Roger Nusbaum submits: The other day on one of the TV shows someone mentioned that the homebuilders were cheap because they were trading at single digit multiples.
The chart below is from Bloomberg. Bloomberg has a PE function where you can enter the ticker symbol and get a chart of the PE ratio. This is such a useful tool that I am surprised it does not exist elsewhere on the Internet (someone please correct me if it is somewhere).
I am not a fan of using PE ratios as a predictive tool for the overall market. But I do think that PE ratios are useful for trying to value a stock and compare a stock to similar companies.
That the homebuilders are cheap with single digit PEs may not really hold water. Homebuilders always trade a big discount to the market PE ratio-wise, or at least it seems like the discount is always huge.
I picked DR Horton (NYSE:DHI) at random and the concept is evident with this one. In the last seven and a half years, about 90 months, DHI's PE has never gone above 12 and appears to have only been above ten for about six months (my eyeball assessment):
Single digit PE ratios are not new for the homebuilders. In my opinion, calling them a buy because they have single digit PEs paints an incomplete picture. DHI, with its current PE ratio of four might really be cheap though.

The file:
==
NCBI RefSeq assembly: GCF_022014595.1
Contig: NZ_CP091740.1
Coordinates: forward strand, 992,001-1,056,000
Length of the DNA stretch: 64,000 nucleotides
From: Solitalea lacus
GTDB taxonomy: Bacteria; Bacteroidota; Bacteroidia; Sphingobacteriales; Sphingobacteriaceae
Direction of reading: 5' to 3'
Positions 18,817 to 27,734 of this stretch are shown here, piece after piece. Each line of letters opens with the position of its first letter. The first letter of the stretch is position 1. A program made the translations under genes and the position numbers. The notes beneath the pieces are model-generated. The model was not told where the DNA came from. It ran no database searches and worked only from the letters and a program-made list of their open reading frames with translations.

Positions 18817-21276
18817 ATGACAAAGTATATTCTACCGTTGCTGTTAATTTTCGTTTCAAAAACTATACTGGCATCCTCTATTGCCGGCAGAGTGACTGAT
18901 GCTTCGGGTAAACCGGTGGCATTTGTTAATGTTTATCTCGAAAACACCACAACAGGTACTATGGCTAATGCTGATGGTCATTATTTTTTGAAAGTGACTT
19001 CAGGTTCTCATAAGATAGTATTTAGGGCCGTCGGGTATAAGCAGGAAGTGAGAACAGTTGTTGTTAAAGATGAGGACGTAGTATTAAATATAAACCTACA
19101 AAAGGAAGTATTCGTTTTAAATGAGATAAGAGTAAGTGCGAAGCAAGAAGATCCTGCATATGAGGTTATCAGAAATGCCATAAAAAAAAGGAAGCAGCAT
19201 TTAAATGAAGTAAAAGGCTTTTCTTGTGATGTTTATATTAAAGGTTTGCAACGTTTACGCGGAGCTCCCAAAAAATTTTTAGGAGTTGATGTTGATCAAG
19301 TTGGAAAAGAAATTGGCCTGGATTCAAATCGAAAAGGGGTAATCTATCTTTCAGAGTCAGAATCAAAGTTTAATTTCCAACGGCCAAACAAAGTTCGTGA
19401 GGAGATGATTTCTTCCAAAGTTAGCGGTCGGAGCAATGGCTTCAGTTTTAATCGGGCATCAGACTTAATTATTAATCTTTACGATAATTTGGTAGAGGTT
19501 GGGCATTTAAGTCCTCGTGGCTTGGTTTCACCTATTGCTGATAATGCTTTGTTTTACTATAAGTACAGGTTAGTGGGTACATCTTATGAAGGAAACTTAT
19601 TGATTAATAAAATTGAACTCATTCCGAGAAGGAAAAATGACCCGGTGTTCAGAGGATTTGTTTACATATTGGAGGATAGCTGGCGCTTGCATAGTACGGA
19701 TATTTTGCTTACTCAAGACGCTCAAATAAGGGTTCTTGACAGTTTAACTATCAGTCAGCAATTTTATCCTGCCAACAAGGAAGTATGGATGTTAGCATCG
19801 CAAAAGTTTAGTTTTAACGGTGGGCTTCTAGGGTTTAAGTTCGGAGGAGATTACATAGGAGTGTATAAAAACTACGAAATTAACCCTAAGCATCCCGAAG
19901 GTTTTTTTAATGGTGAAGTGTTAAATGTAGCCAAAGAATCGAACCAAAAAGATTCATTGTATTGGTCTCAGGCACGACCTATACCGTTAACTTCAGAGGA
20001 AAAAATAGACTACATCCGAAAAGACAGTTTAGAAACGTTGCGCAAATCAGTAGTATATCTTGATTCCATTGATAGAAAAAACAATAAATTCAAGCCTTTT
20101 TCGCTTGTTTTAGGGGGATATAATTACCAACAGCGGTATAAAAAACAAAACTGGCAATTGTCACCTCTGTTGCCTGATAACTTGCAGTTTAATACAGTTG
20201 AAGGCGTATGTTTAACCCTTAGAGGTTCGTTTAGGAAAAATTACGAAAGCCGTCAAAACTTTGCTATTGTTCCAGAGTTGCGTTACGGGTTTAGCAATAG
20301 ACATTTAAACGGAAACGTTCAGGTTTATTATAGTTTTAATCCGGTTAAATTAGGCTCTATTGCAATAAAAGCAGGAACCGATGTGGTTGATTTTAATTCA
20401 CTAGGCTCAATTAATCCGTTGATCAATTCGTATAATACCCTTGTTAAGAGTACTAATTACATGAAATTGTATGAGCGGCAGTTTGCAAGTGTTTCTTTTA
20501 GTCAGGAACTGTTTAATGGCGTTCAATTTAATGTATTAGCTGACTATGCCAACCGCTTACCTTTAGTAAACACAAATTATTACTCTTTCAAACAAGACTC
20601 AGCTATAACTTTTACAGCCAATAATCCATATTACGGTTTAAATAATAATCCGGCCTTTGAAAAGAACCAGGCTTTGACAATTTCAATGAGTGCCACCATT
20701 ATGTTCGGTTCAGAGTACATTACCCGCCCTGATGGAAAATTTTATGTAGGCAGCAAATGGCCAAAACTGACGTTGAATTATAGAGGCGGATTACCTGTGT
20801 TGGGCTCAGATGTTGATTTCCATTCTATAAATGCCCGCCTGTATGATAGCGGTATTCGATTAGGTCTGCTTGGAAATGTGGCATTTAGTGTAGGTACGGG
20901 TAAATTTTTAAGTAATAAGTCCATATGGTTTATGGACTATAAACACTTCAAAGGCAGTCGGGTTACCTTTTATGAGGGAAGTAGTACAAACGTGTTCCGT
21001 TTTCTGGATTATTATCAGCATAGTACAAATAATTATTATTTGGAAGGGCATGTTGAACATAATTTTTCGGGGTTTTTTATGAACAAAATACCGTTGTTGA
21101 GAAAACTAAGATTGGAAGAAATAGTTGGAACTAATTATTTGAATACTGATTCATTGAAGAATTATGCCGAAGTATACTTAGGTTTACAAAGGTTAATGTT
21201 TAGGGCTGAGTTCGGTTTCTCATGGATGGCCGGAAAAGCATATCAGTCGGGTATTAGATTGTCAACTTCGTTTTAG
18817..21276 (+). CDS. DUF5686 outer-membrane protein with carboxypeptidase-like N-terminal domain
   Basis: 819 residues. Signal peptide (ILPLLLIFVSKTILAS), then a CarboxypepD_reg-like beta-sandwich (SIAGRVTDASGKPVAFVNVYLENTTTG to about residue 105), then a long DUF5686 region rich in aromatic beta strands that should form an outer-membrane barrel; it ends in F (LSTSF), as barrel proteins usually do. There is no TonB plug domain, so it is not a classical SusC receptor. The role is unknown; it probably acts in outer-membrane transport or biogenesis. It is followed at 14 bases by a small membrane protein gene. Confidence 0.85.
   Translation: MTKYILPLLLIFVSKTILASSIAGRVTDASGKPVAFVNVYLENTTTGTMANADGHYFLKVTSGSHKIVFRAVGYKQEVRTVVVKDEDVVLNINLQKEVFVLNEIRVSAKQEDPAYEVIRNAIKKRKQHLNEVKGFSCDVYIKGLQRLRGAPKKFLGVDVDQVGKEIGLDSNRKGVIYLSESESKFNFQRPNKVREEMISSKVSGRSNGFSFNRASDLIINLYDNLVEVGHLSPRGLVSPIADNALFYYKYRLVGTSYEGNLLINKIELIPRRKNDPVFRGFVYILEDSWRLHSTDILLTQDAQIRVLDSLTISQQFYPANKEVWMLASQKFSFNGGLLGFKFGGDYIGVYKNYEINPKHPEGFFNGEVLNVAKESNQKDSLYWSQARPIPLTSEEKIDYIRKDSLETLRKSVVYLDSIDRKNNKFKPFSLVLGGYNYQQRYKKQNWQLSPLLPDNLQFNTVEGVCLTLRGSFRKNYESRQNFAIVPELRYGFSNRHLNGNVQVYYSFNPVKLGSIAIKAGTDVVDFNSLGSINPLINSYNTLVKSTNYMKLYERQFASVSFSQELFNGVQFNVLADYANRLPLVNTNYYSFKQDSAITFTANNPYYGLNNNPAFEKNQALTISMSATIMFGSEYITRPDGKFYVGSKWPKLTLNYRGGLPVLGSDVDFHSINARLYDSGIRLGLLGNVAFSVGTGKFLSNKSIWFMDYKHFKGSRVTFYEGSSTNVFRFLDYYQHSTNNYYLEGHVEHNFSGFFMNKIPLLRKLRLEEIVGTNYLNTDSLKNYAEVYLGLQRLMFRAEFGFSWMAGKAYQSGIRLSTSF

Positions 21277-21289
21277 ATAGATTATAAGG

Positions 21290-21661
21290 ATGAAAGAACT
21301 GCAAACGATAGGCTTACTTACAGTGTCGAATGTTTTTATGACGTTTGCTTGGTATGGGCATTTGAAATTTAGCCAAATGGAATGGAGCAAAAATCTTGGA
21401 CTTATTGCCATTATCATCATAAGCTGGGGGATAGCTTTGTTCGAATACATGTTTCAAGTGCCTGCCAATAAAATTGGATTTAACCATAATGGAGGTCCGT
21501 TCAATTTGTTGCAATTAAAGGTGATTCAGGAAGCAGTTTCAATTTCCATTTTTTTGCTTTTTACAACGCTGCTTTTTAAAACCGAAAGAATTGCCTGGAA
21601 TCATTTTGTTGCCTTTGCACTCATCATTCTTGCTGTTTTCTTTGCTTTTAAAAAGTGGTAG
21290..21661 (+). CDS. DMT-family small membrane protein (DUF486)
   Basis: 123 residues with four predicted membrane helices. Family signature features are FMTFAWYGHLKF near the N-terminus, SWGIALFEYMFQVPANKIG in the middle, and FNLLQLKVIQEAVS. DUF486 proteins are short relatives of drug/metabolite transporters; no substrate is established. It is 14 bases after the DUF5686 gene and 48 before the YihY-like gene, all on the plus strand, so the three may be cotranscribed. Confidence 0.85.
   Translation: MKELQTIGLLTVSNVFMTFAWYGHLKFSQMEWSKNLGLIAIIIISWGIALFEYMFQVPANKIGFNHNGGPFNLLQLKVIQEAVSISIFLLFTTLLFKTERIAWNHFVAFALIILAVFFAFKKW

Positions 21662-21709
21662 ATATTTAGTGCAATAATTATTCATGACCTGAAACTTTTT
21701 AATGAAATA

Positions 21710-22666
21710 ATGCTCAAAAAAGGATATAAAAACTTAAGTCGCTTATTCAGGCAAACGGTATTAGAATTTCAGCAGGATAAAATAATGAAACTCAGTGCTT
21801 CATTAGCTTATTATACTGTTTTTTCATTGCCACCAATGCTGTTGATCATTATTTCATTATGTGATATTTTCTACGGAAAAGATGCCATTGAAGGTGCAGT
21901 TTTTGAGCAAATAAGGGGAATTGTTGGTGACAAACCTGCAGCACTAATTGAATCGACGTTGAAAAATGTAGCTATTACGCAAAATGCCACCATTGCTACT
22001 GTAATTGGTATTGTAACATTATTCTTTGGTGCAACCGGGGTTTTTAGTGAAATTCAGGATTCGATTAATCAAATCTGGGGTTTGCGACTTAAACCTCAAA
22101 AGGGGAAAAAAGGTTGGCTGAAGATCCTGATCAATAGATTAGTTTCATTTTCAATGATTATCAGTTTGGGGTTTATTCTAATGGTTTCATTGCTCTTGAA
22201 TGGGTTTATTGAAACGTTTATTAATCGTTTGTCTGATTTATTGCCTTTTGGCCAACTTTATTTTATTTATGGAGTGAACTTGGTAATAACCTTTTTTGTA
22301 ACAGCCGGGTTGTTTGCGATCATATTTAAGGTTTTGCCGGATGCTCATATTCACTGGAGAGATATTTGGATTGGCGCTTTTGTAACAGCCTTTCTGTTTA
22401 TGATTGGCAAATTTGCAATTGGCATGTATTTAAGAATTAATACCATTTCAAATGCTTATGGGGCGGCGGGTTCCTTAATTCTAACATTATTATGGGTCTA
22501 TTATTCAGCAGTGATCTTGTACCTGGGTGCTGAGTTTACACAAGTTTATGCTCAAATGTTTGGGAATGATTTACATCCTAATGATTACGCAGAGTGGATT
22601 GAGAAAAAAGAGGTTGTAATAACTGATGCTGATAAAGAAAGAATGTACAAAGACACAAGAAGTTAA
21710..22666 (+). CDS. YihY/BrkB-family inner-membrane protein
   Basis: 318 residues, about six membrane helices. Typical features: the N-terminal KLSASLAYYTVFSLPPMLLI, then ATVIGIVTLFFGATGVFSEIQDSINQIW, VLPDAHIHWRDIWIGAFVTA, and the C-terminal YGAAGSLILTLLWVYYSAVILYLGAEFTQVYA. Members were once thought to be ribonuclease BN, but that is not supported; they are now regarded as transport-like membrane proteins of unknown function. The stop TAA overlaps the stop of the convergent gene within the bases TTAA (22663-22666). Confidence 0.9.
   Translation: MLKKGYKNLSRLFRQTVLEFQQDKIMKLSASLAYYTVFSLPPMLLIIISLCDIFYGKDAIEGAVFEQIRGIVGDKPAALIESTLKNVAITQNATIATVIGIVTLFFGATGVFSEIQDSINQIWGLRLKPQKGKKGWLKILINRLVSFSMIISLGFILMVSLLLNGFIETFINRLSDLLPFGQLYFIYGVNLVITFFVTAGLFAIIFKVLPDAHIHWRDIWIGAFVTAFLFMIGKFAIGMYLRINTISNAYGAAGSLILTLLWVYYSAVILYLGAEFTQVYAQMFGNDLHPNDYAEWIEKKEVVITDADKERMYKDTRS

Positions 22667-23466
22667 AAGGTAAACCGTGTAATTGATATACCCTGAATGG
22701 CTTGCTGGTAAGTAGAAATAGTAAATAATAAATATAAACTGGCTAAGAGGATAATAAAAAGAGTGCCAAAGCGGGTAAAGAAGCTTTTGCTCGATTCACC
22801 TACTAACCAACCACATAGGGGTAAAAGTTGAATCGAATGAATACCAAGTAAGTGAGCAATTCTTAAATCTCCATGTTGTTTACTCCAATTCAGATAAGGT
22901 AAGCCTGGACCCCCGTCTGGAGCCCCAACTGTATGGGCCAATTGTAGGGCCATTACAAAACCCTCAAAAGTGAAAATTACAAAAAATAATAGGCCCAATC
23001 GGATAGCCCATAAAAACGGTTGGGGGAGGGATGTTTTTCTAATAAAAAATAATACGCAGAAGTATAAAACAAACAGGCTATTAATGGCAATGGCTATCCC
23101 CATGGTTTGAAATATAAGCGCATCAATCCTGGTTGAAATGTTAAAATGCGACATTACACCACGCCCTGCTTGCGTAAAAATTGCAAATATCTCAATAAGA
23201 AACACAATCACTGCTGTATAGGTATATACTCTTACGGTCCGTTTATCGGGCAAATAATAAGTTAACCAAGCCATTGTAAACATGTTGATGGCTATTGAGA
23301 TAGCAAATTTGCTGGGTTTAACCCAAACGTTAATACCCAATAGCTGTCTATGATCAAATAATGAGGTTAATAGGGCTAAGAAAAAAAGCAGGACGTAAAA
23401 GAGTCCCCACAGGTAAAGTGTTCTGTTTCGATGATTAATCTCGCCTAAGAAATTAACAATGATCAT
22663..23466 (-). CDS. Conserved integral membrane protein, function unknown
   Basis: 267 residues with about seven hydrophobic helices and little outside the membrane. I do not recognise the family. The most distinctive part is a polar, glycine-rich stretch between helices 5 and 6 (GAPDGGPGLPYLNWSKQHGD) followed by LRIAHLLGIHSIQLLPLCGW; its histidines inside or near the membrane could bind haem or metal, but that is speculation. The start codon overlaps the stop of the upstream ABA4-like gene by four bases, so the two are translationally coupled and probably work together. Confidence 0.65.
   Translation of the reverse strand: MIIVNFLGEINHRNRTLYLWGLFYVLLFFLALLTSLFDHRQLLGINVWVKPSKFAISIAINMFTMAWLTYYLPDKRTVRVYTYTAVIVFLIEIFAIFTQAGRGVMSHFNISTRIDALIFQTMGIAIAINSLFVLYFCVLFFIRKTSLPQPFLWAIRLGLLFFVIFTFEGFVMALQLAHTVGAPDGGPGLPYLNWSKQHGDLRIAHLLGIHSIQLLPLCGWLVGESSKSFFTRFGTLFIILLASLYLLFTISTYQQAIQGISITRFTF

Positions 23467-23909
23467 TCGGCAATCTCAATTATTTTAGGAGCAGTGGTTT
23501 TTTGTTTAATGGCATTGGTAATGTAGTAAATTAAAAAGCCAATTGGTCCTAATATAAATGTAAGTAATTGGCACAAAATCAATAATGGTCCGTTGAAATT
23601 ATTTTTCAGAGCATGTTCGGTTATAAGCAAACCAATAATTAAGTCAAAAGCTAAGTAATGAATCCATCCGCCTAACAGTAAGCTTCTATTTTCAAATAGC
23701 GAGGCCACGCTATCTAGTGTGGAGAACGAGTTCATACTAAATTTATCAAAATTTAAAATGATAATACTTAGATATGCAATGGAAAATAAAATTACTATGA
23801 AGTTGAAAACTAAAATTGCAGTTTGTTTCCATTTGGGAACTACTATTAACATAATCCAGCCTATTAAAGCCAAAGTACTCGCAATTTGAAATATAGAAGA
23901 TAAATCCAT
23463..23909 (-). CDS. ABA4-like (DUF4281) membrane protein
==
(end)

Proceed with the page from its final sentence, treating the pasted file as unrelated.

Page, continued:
I have written before about missing the multi year run that housing stocks have had. I have never understood the supply and demand equation for new homes and I still don't. Every investor has blind spots. Even Warren Buffet and Peter Lynch, who both say they don't really understand tech stocks, have blind spots.
There is no shame in avoiding those parts of the market that you do not understand, assuming you know what you don't know. Diversified portfolios can be constructed and success can be had even if you do have a few blind spots. If you struggle to understand most of the market you might want to reassess whether you need help or not.